Brussels based FEMA, the European Federation of Motorcyclist Associations, is lobbying the European Commissioner for Trade, Cecilia Malmström, to take motorcycle parts off a list of American made products that could attract up to 100% tariffs when exported into the EU.
|European Commissioner for Trade, Cecilia Malmström|
At the time of writing it is unclear whether Malmström's proposal is to hit parts for American made motorcycle parts specifically, as FEMA suggests or, as appears to be suggested by the inclusion of parts for mopeds as well as larger displacement machines, American made parts for any motorcycle brand.
This latest spat stems from the end March 2019 World Trade Organisation (WTO) ruling that the USA had given benefits to their airplane industry (Boeing), with an estimated damage to the EU airplane industry (Airbus) of $12 billion.
The EU is therefore now considering countermeasures to the USA for the same sum and has published a list with products that will be charged with extra custom duties of up to 100%. The list contains (amongst many others) several motorcycle parts categories:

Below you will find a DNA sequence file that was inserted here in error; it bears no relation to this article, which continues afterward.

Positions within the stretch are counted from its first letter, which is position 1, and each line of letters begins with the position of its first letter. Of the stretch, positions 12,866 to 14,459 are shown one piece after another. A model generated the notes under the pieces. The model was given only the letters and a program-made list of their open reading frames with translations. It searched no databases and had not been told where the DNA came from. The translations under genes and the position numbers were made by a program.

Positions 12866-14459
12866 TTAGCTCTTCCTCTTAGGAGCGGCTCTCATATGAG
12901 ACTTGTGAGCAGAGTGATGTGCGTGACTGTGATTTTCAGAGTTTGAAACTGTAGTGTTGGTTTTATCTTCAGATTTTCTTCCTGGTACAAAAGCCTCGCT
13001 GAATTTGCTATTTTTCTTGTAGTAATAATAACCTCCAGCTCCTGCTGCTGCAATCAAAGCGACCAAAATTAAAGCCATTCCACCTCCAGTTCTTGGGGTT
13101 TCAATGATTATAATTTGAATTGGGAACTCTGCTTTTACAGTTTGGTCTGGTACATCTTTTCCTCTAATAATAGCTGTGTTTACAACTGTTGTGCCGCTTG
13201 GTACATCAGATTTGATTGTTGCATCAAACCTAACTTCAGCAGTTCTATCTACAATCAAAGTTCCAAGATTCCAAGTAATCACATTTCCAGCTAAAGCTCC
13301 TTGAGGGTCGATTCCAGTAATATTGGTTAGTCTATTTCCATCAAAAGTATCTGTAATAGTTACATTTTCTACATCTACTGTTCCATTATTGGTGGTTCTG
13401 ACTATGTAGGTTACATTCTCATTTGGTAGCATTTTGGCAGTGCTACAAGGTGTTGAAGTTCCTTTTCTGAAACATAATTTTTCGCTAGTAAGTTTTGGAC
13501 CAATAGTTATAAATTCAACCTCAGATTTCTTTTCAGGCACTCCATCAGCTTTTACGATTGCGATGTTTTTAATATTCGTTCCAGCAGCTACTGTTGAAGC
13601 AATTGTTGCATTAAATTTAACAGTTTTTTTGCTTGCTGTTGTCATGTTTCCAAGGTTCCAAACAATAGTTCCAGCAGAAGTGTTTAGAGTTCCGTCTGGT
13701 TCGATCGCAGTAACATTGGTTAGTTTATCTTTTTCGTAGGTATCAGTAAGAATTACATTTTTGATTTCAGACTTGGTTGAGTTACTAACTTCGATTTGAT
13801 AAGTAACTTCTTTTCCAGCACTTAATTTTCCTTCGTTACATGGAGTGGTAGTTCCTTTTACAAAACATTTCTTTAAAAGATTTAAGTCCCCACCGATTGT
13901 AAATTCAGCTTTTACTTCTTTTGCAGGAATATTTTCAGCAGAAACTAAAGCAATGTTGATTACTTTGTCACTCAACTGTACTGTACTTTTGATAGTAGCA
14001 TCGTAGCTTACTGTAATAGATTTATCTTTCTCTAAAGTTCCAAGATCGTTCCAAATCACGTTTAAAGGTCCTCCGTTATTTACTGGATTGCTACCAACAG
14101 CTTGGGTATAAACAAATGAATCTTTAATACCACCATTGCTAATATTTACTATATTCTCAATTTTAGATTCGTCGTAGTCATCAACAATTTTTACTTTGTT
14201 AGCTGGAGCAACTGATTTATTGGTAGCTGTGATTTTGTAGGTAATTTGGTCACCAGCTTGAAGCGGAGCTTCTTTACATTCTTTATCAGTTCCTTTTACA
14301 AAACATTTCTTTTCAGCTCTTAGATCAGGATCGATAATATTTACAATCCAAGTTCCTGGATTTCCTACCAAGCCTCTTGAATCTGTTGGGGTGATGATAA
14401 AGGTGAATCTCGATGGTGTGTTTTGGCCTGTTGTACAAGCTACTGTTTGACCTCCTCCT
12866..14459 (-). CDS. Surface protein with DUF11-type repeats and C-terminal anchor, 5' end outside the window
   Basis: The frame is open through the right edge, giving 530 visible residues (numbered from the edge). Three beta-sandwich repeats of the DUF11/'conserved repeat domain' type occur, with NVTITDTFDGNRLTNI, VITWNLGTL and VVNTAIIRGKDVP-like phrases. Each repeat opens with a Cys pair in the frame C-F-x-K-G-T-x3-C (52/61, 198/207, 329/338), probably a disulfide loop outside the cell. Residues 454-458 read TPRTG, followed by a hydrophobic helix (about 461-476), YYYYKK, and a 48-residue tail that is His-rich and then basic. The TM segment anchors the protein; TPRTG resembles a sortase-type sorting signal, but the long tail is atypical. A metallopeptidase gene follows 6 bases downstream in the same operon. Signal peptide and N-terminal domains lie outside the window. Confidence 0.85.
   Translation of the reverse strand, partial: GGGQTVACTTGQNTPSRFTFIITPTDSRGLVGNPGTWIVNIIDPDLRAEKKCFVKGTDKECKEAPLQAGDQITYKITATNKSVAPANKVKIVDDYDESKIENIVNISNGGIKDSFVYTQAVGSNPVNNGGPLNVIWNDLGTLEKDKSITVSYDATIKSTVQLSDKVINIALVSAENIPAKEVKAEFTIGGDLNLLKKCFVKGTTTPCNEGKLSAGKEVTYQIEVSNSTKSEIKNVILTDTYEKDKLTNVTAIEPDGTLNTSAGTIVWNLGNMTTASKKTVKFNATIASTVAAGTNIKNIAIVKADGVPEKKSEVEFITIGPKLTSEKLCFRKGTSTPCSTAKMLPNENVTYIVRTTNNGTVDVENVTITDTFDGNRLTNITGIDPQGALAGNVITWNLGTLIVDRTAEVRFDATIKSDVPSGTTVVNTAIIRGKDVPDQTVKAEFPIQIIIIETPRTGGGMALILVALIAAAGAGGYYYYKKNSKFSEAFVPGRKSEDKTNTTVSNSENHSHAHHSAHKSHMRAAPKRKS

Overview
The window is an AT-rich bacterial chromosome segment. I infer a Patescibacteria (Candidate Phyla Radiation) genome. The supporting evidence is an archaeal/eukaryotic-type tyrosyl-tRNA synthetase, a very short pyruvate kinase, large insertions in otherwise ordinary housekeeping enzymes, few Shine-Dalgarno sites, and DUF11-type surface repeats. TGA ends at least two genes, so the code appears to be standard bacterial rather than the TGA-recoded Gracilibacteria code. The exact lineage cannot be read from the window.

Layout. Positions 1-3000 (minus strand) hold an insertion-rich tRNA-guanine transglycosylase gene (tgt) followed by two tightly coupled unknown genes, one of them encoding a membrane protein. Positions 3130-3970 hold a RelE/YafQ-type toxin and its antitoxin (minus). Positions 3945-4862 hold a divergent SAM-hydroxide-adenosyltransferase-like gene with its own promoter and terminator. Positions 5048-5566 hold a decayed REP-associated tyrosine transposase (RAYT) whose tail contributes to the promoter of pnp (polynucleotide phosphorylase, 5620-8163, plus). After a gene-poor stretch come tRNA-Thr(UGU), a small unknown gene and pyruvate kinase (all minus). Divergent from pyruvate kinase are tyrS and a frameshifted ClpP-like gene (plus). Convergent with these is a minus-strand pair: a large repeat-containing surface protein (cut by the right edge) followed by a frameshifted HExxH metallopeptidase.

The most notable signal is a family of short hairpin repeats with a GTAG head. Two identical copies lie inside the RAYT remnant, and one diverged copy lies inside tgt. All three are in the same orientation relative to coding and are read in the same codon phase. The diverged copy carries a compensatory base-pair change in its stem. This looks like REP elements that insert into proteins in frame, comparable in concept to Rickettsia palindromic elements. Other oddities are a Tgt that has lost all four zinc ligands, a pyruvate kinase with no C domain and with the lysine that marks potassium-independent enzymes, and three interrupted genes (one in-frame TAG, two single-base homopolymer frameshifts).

The European Commission has been holding a public consultation, slated to end 31 May 2019.
FEMA's position is that "trade wars should not be fought at the expense of motorcyclists and those who are working in the motorcycle market. In this particular case there are enough possibilities to charge other products in the aircraft sector with extra customs. As before, we will inform Commissioner Malmström of our position and demand that motorcycle parts will be stricken of the list."
Dolf Willigers, FEMA General Secretary, said: "Again the European Commission is involving motorcyclists in their disputes with the US administration. We have no part in this and we see no reason why European motorcyclists and people working in the motorcycle trade should be punished in a dispute about support to the aircraft industry.
"Owners of US brand motorcycles have no choice when they have to replace parts of their motorcycle and will this way be forced to pay a much higher price. This measure really goes beyond all limits."